Unlike last summer when I was on a rooftop in China's capital haggling for over-priced Pabst Blue Ribbon, this year I visited my teammate and good friend Eric at his family's cottage on Keuka Lake. There was no shortage of clear blue skies and warm water (and PBR, haha). I watched the local Fourth of July Parade with his family and other kids, cheering for the volunteer fire departments, antique tractors and fire trucks, and local residents tossing candy-- a quintessential rural America celebration. It was a nice moment to appreciate these small-town traditions that I seemingly try to escape.

Some other St. Lawrence and Habitat friends came as well, which was fantastic. We cruised down the lake to Hammondsport, swam near the bluff where the lake branches meet (Keuka Lake is shaped like a Y), sailed in Eric's little laser (which capsized at one point!), indulged in barbecue and salads, and played in the front yard until the sun went down for fireworks. Then we stayed up even longer at his friend Bobby's house up in the hills to have a bonfire next to a small wooded lake. The Milky Way was the clearest I've ever seen, and all in all, it was a glorious day.

Hammondsport, at the south end of Keuka Lake.

The Bluff 

Playing Spud with guests of all ages, and their golden doodle, Gracie!

The best lake cottages are those that have been passed down generations, like with Eric's family. They have prime front lake property with their wide, flat front yard and sizeable docks.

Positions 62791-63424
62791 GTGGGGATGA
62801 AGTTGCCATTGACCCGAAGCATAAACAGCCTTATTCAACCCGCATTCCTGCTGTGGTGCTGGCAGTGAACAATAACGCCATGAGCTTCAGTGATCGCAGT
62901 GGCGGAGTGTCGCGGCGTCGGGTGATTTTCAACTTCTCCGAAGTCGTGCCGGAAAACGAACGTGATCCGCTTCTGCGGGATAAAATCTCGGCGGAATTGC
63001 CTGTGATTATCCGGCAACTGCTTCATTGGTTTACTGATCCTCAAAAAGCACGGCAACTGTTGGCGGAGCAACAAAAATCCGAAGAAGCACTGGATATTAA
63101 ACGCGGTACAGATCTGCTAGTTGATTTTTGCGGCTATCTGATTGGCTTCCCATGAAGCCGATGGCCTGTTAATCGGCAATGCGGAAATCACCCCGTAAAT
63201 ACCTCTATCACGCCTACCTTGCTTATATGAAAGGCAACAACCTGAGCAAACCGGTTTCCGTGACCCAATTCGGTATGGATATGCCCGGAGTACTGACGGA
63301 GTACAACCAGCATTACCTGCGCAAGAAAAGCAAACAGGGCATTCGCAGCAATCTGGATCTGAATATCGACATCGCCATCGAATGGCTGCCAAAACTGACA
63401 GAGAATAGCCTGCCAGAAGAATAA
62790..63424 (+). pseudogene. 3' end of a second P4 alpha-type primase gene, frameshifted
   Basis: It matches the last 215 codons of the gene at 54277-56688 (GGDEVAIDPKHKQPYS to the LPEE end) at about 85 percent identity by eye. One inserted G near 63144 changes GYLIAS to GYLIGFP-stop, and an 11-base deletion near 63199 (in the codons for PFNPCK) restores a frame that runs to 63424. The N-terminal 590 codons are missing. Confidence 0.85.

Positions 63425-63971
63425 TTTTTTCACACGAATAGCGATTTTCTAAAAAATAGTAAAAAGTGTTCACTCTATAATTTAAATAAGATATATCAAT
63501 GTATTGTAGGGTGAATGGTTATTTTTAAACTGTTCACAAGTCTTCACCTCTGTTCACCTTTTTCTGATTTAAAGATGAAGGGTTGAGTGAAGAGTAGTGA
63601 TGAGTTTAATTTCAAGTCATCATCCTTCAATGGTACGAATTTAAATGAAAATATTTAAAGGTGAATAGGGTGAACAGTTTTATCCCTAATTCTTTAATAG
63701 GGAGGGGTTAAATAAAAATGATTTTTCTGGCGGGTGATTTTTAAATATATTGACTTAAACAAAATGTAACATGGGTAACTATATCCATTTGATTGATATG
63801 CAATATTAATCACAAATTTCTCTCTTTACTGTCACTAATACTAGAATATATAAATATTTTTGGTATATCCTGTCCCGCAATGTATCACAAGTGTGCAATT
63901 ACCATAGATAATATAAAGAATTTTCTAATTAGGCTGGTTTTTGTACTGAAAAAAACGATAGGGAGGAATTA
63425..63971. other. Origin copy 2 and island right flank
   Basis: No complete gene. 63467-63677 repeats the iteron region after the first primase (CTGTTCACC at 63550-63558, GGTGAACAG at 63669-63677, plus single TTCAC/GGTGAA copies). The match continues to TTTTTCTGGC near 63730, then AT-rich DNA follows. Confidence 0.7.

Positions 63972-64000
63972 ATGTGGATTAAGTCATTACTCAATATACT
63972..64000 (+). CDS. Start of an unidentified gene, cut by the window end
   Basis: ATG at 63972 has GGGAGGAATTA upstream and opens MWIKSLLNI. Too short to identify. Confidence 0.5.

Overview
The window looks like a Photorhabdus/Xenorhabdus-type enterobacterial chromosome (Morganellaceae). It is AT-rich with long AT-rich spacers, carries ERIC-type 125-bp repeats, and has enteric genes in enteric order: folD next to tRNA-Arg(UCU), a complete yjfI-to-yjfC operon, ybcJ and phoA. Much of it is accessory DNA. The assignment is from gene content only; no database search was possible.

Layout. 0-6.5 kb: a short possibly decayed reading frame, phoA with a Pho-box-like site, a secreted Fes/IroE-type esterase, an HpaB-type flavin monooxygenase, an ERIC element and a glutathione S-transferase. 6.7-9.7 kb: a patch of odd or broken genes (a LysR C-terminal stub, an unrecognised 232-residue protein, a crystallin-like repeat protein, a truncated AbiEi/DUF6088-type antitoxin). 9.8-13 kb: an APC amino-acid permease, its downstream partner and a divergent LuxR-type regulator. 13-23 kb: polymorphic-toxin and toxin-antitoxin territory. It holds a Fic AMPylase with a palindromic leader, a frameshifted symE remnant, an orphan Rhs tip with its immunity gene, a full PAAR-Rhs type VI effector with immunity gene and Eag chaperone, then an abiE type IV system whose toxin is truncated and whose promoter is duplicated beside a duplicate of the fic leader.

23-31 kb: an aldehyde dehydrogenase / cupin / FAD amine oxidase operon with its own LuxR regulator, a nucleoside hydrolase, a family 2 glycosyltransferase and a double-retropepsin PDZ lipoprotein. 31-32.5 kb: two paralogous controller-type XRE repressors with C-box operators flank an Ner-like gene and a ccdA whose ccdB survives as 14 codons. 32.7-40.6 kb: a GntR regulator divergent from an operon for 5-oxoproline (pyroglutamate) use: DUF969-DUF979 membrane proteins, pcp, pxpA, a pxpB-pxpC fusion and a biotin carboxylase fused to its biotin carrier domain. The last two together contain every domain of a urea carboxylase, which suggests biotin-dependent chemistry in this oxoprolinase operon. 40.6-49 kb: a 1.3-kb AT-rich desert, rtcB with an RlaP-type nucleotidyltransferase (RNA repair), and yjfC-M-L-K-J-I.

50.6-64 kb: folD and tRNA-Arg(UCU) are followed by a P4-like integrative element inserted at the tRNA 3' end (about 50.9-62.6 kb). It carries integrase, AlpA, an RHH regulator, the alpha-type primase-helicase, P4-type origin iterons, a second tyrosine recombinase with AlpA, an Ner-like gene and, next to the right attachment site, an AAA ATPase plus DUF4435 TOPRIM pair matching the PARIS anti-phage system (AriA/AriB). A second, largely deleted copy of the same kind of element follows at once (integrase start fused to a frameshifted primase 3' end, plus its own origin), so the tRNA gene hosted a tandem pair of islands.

Saturday morning while Eric and Phil went fishing, Eric's mom took McKenzie and I blueberry picking up the road. The patches are situated up a hill among equally long rows of vineyards. I may have mentioned in the past that Keuka Lake, hands down, has my favorite wineries of the Finger Lakes. Obviously I'm biased because of what my parents purchased, but it turns out the blueberries there are equally delicious. It was the opening day of picking season, so a lot of berries have a way to go to ripen, but I was thrilled to spend another weekend harvesting fresh fruit. Although the guys came home without a catch, we picked nearly four pounds of blueberries that generously joined our pancake breakfast.

And finally, our house is for sale (anyone looking to move to the Western Finger Lakes?) so my parents have been tackling every room to clean, renovate, and restore for potential buyers. The other day my dad took down the recessed vanity mirror of the master bathroom, revealing a pleasant message from nearly twenty years ago that reads "whole house remodeled." Looks like we have these previous owners to thank for the beautiful living space we've inhabited. I love thinking of houses as physical frameworks for memories and life, with predisposed characters based on their architecture, cultural significance, and general design. Yet the soul, that truly breathes through its inhabitants. I remember doing something similar when we replaced the kitchen counters of our former house in Brockport. I hope whoever finds it next smiles at the handwritten momento of the seven-year old girl who used to live there.

Listening: "Tempest" by Lucius from their 2013 album, Wildewoman